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United Way Blog

The Role Diversity, Equity & Inclusion Plays in Combatting Human Trafficking

A movement without experts cannot accomplish meaningful change. The movement to combat human trafficking has historically excluded the expertise of survivors and been dominated by people without lived experience of human trafficking.  Elevating the voices of survivor experts and creating more space for diverse voices will allow for more significant and lasting impact in the movement. 

Just as introducing and sustaining DEI*-centered leadership is necessary in other fields, it is incredibly important in the anti-trafficking movement. United Way’s Center to Combat Human Trafficking recognizes the need to elevate this effort. We are taking the necessary steps to foster and facilitate an increased diversity of voices in the movement by integrating DEI into all our programs and initiatives.  


The consequences of ignoring the populations who most frequently experience human trafficking further contribute to the discrimination of these people on all levels. People belonging to marginalized identities often do not have a voice in the strategy and planning that is made to ensure their safety. Black people made up 40% of victims and Latinx people made up 24% of victims in a review of trafficking statistics. Indigenous peoples, people of color, immigrants and LGBTQ+ identities are more likely to experience the risks that make people vulnerable to human trafficking. Listening to these voices allows the anti-trafficking movement to make better informed and more impactful decisions. 

By elevating survivor leaders and listening to the needs of experts and community representatives, more effective work is accomplished. At the Center, we acknowledge the need to transform leadership in the anti-trafficking field and are committed to ensuring survivors and people from other underrepresented communities have a proper voice in the movement.  

Our Rising United Leadership Program, for example, increases survivor leadership in the anti-human trafficking movement by creating a professional development pathway for survivors while also advancing public awareness of the issue.  Through this innovative program with Rising Worldwide, survivor leaders teach the Center’s Live Learning Sessions curriculum to local United Ways and their partners. The “Rising Experts” involved also receive professional development training, mentorship, and economic support, among other benefits.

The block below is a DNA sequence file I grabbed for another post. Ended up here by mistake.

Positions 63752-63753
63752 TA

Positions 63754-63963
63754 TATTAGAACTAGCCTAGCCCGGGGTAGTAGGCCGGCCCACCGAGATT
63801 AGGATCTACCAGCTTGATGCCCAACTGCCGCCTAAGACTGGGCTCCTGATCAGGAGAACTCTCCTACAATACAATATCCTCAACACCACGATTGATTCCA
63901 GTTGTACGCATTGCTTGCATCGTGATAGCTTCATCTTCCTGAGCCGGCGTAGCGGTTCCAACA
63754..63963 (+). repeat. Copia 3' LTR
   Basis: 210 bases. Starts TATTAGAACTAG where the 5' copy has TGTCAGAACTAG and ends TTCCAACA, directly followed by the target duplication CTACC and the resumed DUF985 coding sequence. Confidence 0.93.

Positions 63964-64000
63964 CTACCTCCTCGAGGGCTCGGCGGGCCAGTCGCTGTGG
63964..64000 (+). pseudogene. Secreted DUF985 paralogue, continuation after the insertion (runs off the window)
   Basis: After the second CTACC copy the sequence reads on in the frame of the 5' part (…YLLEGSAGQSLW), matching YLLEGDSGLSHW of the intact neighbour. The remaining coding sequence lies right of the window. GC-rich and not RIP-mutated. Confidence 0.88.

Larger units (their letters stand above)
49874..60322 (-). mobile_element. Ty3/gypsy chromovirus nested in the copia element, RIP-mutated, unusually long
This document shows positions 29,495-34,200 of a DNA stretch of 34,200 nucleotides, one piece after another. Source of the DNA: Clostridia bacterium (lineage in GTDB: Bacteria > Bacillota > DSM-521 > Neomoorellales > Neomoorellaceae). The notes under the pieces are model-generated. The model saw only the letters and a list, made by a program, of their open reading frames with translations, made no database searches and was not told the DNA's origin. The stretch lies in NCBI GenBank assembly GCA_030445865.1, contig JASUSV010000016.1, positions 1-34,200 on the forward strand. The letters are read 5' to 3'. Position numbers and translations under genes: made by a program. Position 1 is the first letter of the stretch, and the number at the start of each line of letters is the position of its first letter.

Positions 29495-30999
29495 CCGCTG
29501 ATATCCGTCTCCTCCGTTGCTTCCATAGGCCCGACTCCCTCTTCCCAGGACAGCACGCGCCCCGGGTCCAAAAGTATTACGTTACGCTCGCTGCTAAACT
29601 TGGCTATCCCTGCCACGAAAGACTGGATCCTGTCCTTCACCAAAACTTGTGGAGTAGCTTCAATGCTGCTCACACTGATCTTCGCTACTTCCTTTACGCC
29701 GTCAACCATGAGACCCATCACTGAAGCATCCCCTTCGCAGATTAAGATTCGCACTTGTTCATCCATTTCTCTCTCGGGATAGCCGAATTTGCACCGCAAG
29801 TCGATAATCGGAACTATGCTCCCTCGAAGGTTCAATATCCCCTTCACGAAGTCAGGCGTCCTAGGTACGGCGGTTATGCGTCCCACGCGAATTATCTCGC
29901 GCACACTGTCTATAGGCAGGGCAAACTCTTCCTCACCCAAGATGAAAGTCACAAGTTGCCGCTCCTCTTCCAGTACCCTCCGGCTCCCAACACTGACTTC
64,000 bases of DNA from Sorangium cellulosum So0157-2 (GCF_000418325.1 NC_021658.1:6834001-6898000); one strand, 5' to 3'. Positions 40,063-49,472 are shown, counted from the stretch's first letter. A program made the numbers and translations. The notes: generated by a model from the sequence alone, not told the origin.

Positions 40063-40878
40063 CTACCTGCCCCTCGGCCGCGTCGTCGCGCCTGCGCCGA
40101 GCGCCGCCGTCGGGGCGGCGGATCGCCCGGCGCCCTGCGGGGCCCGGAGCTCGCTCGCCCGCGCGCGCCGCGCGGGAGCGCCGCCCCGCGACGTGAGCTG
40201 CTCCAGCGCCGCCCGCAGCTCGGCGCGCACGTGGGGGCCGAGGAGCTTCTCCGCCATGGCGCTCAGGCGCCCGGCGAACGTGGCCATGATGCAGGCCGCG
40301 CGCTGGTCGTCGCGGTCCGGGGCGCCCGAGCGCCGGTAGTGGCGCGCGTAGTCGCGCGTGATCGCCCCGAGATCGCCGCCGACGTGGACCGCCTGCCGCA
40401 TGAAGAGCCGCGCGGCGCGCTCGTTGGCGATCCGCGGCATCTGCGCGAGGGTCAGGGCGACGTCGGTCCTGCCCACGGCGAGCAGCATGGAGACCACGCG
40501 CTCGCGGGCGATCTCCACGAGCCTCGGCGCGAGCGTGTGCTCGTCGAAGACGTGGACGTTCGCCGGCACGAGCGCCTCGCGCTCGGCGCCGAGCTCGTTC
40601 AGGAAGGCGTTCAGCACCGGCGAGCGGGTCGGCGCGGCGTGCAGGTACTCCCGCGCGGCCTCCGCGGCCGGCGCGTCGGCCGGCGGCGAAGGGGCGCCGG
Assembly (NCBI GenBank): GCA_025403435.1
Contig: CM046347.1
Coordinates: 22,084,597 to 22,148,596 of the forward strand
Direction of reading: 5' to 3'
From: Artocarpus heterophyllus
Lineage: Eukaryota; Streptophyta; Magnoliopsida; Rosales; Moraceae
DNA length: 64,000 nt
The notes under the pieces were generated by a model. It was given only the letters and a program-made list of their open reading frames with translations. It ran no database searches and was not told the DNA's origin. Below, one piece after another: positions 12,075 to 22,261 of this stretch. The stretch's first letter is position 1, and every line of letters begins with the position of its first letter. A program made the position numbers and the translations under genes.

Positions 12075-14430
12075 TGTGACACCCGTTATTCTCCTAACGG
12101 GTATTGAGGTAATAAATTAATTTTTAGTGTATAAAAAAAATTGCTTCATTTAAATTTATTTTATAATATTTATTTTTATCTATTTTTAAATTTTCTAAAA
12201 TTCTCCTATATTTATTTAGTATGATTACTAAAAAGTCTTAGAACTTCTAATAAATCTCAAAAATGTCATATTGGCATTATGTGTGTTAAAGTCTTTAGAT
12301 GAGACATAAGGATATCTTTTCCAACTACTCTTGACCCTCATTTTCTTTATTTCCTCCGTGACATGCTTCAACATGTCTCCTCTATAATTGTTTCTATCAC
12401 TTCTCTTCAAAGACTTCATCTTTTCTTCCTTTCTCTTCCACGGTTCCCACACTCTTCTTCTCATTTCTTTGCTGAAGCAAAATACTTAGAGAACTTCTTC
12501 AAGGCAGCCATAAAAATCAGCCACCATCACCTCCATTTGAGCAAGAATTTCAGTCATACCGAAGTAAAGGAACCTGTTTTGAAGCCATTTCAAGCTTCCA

Lack of diversity in any space puts underrepresented voices in danger. When there are only a few voices to represent large groups of people, valuable information is lost. A few people from a sector cannot share the thoughts and ideas of everyone because they are all different.  

The Center is committed to listening to and elevating a diversity of survivor voices through all of our work.  One example of this is our partnership with Polaris, through which we are supporting the first-ever U.S. National Survivor Study. Importantly, this project is a study with survivors not of survivors. The study will document the effects of human trafficking from survivors’ perspectives and uplift their voices on how to best combat this injustice. It will also help the anti-trafficking movement better understand the demographics of survivors in the United States. 


Having representative people in leadership positions is empowering and gives necessary perspective. Addressing systemic biases by prioritizing diversity, equity, and inclusion, allows us to begin to break down the barriers that prevent people from reaching leadership positions.  

Diversity, equity, and inclusion lead to transformational change and progress. Historically silenced populations have some of the most important input to contribute and make all the difference when working toward common goals. When goals are set by the people directly affected, the result is more meaningful. 

Practicing DEI-centered leadership fights systemic issues and changes the trajectory of the future.  At the Center to Combat human Trafficking, we hope to see the anti-trafficking movement transform into a more survivor-led, inclusive, and diverse space. 

* DEI stands for diversity, equity, and inclusion. Diversity addresses differences amongst people that can include race, ethnicity, gender, class, sexual orientation, age, physical abilities, religious beliefs, political beliefs, cognitive styles, and more. Equity is the intentional inclusion of everyone in society. Equity is achieved when systemic, institutional, and historical barriers based on race, gender, sexual orientation, and other identities are dismantled and no longer predict socioeconomic, education, and health outcomes. Inclusion means authentically bringing traditionally excluded individuals and/or groups into processes, activities, and decision/policy-making in a way that shares power. 


Lindsay Durham is a Program Intern at the Center to Combat Human Trafficking.  She is a junior at Michigan State University studying marketing and minoring in Race and Ethnicity in the United States. Lindsay joined United Way in September 2021 and will be continuing her internship throughout Spring 2022 semester. 

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